Anne Clarissa Eden, Countess of Avon (née Spencer-Churchill, 28 June 1920) is the widow of Sir Anthony Eden, 1st Earl of Avon (1897-1977), who was British Prime Minister from 1955-1957. She married Eden in 1952, becoming Lady Eden in 1954 when he was made a Knight of the Garter and Countess of Avon in 1961 on his elevation to the peerage. Her memoir, sub-titled From Churchill to Eden, was published in 2007 under the name of Clarissa Eden.
Lady Avon's elder brothers were Johnnie (1909-1992), an artist, and Peregrine (1913-2002).
|Clarissa Spencer-Churchill, Lady Eden (Countess of Avon 1961)|| Father:|
John Strange Spencer-Churchill DSO
| Paternal Grandfather:|
Lord Randolph Henry Spencer-Churchill
| Paternal Great-grandfather:|
John Winston Spencer-Churchill, 7th Duke of Marlborough
| Paternal Great-grandmother:|
Lady Frances Vane-Tempest-Stewart
| Paternal Grandmother:|
Jeanette (Jenny) Jerome
| Paternal Great-grandfather:|
| Paternal Great-grandmother:|
Lady Gwendoline Bertie ("Goonie") (married John Churchill 1908)
| Maternal Grandfather:|
Montagu Bertie, 7th Earl of Abingdon
| Maternal Great-grandfather:|
Montagu Bertie, 6th Earl of Abingdon
| Maternal Great-grandmother:|
| Maternal Grandmother:|
Gwendoline Mary Dormer
| Maternal Great-grandfather:|
Lt.-Gen. the Hon. James Charlemagne Dormer
| Maternal Great-grandmother:|
Ella Francis Catherine Alison
When Lady Avon returned to London she enrolled at the Slade School of Fine Art. Around this time she displayed her individualism by acquiring a specially tailored trouser suit along the lines of that associated with the actress Marlene Dietrich since the latter's appearance in the film, Morocco (1930). 1938 was Lady Avon's "coming out" year, but, having mixed with older and more sophisticated people in Paris, she seems to have disdained the débutante circuit - since described by Anne de Courcy as "more or less naive seventeen- and eighteen-year-olds suddenly flung into a round of gaities - and was never presented at Court. Among those with whom Lady Avon danced at that year's Liberal Ball was the future double agent Donald Maclean who complained that she was too smart to be "a proper Liberal girl like the Bonham-Carters or the Asquiths" . In 1939 she spent another four months in Paris and in August of that year travelled to Romania as the guest of the novelist Elizabeth Bibesco and her husband Antoine, only just managing to return to England - on one of the last flights out of Bucharest - before the start of the Second World War .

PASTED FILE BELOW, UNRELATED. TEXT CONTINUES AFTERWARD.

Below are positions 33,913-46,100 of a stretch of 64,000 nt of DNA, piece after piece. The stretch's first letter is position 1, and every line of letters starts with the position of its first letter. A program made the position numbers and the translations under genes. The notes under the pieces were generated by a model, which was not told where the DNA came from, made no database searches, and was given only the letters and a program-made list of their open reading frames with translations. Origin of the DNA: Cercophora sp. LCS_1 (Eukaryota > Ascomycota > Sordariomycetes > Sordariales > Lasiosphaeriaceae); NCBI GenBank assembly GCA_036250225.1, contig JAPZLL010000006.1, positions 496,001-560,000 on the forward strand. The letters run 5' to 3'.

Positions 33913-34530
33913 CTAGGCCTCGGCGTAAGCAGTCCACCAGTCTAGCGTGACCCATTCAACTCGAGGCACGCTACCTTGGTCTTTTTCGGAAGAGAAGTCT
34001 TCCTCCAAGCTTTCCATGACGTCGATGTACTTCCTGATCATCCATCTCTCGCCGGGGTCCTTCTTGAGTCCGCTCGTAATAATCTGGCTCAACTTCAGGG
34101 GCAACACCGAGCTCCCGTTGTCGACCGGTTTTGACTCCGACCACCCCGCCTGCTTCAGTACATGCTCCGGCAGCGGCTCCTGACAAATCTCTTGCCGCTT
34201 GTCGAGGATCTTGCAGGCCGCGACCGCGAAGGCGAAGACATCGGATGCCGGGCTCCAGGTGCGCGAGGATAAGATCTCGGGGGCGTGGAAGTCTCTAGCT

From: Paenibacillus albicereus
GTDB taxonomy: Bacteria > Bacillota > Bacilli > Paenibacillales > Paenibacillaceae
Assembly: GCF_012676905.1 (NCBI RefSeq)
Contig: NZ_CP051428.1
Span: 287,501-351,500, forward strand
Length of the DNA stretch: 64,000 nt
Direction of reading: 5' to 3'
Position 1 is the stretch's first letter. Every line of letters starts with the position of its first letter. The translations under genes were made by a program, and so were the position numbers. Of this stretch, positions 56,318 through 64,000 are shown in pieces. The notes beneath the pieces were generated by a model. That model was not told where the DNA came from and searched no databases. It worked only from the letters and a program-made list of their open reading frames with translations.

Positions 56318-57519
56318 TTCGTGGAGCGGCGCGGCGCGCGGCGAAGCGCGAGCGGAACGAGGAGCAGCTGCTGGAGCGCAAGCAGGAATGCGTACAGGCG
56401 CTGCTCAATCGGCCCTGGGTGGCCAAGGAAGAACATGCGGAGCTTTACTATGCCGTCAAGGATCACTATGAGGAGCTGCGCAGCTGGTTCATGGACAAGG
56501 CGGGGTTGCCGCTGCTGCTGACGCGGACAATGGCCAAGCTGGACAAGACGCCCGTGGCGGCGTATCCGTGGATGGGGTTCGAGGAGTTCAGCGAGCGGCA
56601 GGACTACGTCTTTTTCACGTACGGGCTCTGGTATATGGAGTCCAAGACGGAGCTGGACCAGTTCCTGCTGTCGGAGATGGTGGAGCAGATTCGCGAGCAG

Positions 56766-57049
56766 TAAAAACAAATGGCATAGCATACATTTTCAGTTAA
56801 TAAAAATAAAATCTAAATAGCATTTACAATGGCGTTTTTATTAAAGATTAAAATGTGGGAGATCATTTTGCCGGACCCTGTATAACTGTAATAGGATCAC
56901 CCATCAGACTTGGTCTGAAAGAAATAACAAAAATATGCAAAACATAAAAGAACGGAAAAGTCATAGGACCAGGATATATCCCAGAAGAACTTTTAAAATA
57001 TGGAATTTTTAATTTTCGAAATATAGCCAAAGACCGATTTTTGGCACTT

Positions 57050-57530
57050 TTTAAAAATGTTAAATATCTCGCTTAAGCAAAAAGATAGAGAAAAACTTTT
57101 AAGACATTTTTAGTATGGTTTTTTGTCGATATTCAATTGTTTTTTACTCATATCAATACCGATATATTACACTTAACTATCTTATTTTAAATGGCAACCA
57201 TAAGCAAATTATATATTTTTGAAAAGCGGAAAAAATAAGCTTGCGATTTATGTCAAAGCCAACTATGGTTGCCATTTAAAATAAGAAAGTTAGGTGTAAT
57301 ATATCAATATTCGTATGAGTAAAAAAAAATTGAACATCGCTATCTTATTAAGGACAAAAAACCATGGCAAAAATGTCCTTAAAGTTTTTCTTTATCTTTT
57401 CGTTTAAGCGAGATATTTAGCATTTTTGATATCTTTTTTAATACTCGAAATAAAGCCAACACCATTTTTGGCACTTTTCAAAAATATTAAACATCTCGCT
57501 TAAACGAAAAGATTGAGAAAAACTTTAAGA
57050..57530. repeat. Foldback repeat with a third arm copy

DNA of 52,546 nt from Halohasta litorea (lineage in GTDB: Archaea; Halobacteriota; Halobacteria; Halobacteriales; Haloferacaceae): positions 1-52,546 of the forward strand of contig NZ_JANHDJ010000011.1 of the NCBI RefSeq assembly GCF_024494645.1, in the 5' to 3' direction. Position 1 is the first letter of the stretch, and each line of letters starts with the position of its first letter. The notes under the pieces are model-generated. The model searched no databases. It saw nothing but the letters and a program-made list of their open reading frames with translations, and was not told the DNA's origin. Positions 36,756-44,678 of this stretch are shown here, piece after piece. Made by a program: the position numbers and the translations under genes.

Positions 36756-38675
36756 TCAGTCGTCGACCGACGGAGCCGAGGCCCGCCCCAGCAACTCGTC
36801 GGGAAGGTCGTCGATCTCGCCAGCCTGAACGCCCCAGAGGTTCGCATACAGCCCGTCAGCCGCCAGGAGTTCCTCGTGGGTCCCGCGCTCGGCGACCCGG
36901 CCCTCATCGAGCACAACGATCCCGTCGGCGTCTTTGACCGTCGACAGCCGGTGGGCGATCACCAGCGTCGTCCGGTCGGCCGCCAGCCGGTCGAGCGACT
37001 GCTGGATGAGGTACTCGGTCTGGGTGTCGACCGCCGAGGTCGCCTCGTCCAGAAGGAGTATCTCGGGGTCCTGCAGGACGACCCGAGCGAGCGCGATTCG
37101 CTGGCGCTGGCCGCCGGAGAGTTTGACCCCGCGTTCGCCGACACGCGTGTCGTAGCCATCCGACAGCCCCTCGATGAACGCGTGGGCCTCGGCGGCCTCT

When Lady Avon moved back to London she decoded ciphers in the Communications Department of the Foreign Office, where her future husband was the Secretary of State from 1940-5. One of her colleagues was Anthony Nutting, who, in 1956, resigned from Eden's government because of his opposition to the Suez operation. For a time Lady Avon lived in a roof-top room at the Dorchester Hotel, which she obtained at a cut-price rate because of its vulnerability to bombing.
Lady Avon also edited the magazine Contact, which was part of George Weidenfeld's publishing empire.